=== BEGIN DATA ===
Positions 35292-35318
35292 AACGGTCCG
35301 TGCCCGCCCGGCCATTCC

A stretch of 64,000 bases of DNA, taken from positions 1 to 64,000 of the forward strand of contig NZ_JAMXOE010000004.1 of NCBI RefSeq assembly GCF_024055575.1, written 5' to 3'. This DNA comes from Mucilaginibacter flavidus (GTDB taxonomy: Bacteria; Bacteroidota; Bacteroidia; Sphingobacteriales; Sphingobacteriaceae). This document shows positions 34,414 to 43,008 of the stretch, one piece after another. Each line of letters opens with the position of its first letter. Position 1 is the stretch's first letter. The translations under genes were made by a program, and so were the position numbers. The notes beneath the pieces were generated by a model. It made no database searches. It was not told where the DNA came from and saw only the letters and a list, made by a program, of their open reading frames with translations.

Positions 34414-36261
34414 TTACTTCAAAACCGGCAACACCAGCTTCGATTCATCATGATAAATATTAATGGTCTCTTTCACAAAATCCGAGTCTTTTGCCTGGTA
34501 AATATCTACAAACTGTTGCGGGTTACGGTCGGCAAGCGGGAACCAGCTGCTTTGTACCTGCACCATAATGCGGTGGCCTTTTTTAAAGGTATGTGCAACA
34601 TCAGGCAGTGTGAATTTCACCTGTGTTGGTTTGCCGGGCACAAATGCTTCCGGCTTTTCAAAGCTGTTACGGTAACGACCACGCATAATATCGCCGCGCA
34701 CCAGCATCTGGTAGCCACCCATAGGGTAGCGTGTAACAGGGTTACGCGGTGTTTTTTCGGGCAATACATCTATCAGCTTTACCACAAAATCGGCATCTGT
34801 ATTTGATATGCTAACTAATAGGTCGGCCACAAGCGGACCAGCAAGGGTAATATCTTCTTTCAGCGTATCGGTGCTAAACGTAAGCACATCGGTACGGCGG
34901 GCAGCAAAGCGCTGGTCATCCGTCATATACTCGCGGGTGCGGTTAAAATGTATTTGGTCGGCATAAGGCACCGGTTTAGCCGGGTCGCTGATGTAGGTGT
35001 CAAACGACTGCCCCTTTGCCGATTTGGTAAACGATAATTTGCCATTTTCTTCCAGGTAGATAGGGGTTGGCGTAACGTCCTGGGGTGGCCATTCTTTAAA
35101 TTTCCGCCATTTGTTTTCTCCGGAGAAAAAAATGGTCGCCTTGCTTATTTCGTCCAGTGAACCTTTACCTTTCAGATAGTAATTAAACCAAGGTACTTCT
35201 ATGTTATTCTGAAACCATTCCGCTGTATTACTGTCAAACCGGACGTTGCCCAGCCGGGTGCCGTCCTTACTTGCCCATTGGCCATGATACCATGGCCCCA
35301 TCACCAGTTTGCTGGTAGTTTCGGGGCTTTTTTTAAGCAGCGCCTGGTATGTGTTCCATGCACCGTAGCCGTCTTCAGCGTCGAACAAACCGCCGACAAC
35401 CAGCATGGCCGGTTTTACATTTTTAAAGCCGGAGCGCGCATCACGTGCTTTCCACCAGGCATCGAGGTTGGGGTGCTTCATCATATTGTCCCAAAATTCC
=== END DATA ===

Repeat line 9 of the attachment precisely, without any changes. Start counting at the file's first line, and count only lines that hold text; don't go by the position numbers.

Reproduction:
34701 CCAGCATCTGGTAGCCACCCATAGGGTAGCGTGTAACAGGGTTACGCGGTGTTTTTTCGGGCAATACATCTATCAGCTTTACCACAAAATCGGCATCTGT